• The ones that have a rear bedroom also have a long rear overhang beyond the rear wheels. You’ll get a heck of an excessive tail swing when you go around corners, you’ll be watching in the mirror on every maneuver to make sure you don’t tag someone.



Class B RVs

class-b-rv.jpgClass B RVs are the smallest in the lineup. Despite their size, they can still cost anywhere from $50,000 to a bit over $100,000.

The determining factor in these RVs is the lack of a cab-over portion. Again, using a cargo van as the base, they can range from nothing more than installing some amenities within the undisturbed confines of a van to using the same cut-off van of the Class C.

Larger ones have fiberglass bodies that approach the size of smaller Class C’s. Manufacturers of Class B RVs can build whatever you’re looking for.

Here’s a list of all the Class B RV manufacturers.

Some downsides of Class B RVs:

  • You can forget the master bedroom. Most will have sleeping quarters provided by dropping a table or folding a couch. With the planned occupancy being comfortable for 2, even the ones that claim to sleep 4 will be cramped.
  • Many Class B RVs have such small interiors that if you turn around real fast, you’ll bump into yourself.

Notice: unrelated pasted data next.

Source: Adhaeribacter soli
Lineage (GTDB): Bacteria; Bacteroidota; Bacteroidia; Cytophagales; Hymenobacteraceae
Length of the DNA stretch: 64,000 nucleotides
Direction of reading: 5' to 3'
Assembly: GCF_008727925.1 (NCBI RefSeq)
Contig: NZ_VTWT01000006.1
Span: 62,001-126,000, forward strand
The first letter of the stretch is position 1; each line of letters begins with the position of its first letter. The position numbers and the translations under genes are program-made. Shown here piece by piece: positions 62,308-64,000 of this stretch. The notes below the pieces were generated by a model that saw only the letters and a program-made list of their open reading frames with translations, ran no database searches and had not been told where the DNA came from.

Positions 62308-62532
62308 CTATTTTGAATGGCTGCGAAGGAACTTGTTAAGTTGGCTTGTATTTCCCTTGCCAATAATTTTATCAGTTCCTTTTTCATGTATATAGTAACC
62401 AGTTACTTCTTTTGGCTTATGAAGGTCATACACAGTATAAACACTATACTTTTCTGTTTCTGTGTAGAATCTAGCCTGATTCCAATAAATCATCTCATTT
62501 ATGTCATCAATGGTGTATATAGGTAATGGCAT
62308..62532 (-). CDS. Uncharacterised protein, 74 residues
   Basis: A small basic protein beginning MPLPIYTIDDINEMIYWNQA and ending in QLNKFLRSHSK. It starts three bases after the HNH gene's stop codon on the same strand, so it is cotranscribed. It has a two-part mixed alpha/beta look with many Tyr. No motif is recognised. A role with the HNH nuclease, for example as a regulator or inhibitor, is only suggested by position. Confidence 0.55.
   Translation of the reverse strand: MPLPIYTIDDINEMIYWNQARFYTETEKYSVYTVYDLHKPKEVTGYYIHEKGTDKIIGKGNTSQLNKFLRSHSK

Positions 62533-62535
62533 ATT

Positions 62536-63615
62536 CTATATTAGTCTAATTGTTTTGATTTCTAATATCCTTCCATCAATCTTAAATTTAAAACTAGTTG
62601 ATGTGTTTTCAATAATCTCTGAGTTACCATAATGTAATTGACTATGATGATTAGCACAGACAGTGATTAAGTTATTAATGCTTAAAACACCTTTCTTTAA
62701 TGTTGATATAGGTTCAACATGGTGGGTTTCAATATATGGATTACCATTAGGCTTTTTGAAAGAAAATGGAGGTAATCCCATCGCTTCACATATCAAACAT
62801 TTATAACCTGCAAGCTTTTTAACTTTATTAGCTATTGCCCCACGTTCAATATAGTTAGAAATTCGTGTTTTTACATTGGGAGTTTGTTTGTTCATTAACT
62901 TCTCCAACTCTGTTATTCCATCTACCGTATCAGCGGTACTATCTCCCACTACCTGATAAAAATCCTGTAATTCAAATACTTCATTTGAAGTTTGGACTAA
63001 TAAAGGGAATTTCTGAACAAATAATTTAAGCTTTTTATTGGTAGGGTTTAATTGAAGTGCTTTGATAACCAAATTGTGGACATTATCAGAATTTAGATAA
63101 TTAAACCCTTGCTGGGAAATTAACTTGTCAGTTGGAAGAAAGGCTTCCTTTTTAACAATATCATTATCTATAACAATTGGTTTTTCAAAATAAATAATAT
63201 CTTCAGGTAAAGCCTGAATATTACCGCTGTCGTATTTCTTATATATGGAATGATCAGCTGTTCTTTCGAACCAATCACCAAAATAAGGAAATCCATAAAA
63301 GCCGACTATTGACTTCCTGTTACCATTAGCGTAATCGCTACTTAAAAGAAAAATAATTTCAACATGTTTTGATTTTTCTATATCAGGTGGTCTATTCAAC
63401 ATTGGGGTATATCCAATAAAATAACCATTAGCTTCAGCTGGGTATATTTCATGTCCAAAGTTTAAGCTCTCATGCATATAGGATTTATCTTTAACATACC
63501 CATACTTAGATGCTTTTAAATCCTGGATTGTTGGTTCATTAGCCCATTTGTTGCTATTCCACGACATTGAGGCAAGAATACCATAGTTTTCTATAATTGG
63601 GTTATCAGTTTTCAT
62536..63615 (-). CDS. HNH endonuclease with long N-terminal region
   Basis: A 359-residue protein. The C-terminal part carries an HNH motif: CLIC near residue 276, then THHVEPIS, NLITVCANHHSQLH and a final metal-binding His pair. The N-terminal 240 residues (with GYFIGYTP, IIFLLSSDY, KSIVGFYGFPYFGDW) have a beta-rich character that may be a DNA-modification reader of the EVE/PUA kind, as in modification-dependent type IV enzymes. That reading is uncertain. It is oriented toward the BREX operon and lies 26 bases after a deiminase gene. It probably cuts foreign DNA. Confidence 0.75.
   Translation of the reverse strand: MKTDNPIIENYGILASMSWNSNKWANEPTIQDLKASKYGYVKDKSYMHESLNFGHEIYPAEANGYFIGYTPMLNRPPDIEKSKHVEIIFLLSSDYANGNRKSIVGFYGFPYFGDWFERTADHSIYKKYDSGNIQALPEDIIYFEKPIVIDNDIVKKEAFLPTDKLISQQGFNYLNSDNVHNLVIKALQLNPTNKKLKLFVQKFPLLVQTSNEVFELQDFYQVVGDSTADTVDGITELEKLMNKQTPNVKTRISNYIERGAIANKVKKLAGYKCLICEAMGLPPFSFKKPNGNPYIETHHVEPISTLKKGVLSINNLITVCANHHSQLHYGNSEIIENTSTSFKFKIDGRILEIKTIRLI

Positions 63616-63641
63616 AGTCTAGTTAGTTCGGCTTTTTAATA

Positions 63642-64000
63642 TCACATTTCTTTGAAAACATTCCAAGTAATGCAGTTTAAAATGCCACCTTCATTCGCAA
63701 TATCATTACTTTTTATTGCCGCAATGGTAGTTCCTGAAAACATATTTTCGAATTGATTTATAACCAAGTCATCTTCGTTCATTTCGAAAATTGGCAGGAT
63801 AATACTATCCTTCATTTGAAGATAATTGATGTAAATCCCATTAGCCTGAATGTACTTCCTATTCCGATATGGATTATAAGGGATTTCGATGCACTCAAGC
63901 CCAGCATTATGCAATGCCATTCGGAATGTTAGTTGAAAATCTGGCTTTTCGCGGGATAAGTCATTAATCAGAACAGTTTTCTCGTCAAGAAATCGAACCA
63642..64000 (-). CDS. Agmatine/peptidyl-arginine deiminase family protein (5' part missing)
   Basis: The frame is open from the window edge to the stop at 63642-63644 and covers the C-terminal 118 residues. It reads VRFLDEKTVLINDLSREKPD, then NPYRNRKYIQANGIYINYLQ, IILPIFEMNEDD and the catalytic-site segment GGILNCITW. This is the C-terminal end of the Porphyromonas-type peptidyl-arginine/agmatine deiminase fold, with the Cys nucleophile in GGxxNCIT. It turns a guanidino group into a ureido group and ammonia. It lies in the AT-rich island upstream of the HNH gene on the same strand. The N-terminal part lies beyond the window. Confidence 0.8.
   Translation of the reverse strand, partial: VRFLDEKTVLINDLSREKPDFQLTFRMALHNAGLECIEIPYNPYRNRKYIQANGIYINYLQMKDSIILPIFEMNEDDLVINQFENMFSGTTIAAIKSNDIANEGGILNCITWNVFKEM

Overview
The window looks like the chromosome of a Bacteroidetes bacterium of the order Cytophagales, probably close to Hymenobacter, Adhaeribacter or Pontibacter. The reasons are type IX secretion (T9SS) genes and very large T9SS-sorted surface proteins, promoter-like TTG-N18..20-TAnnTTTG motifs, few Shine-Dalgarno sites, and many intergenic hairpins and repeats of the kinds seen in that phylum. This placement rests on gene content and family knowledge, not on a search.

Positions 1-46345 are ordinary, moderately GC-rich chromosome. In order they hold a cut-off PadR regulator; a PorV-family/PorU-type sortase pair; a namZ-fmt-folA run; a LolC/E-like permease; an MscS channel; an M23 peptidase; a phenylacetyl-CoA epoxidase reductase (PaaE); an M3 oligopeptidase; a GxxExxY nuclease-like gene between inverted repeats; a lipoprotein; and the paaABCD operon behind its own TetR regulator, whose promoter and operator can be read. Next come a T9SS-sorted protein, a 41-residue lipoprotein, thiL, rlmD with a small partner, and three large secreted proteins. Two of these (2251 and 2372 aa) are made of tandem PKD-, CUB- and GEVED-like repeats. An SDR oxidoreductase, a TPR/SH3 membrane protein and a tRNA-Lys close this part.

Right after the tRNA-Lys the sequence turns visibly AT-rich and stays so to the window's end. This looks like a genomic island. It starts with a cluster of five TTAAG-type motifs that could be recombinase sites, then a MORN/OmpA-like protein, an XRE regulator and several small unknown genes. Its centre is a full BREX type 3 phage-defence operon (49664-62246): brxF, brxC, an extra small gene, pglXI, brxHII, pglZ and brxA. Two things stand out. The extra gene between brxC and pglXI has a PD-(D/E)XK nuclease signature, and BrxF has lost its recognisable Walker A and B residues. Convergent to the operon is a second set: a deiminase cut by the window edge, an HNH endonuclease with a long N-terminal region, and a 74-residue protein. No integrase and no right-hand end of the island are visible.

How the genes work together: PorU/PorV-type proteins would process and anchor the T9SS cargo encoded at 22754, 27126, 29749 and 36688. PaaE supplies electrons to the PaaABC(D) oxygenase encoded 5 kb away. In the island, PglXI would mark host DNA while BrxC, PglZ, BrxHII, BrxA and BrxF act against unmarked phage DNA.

• Everything is small in a Class B RV. Space is limited, so things like bathrooms and showers are squeezed into tight corners.
  • For entertainment, you might have a 9-inch TV and a car radio for a stereo. Life can be cozy for 2, any more than that and you’ll be tripping over each other.

On the plus side:

  • Many Class B RVs will fit right into a standard garage.
  • They make a great second family vehicle and the mileage will be quite a bit better than with Class A and Class C motorhomes.
  • Parking won’t be much of an issue since the typical Class B RV can fit into a mall parking spot.

The biggest thing about a Class B RV is the fact that you’ll always wish you had more room and more luxuries.



Each class of RV is designed to meet certain needs. What’s right for someone else may make absolutely no sense for you. It’s all a matter of determining which RV provides the best match for your individual and very specific needs.

Before you make an expensive decision, be sure to spend a good amount of time looking at all 3. Making an educated decision will help you avoid making an expensive (and wrong) decision in the end.

In case you’re wondering, you do not need a CDL license in order to drive an RV. This includes the mega-sized ultra-luxurious Class A motorcoaches. So as long as you have a standard drivers license, you’re good to go!


More About RV Types & Classes